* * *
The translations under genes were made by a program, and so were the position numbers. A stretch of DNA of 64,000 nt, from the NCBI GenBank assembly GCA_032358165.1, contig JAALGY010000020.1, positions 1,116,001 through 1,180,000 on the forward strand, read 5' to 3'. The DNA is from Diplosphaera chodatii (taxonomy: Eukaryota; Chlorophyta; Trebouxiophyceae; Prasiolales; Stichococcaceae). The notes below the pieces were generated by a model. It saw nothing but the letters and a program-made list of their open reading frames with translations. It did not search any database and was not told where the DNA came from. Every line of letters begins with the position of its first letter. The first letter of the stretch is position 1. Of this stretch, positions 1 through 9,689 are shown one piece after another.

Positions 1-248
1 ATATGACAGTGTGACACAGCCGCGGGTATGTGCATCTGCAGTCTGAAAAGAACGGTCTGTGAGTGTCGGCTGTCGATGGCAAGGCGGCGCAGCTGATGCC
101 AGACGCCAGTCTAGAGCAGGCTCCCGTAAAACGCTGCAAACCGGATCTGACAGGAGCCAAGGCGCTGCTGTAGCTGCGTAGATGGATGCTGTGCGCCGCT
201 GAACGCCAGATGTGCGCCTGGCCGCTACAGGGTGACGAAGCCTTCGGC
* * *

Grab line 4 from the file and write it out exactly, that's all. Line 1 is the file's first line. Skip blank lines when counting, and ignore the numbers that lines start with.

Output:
101 AGACGCCAGTCTAGAGCAGGCTCCCGTAAAACGCTGCAAACCGGATCTGACAGGAGCCAAGGCGCTGCTGTAGCTGCGTAGATGGATGCTGTGCGCCGCT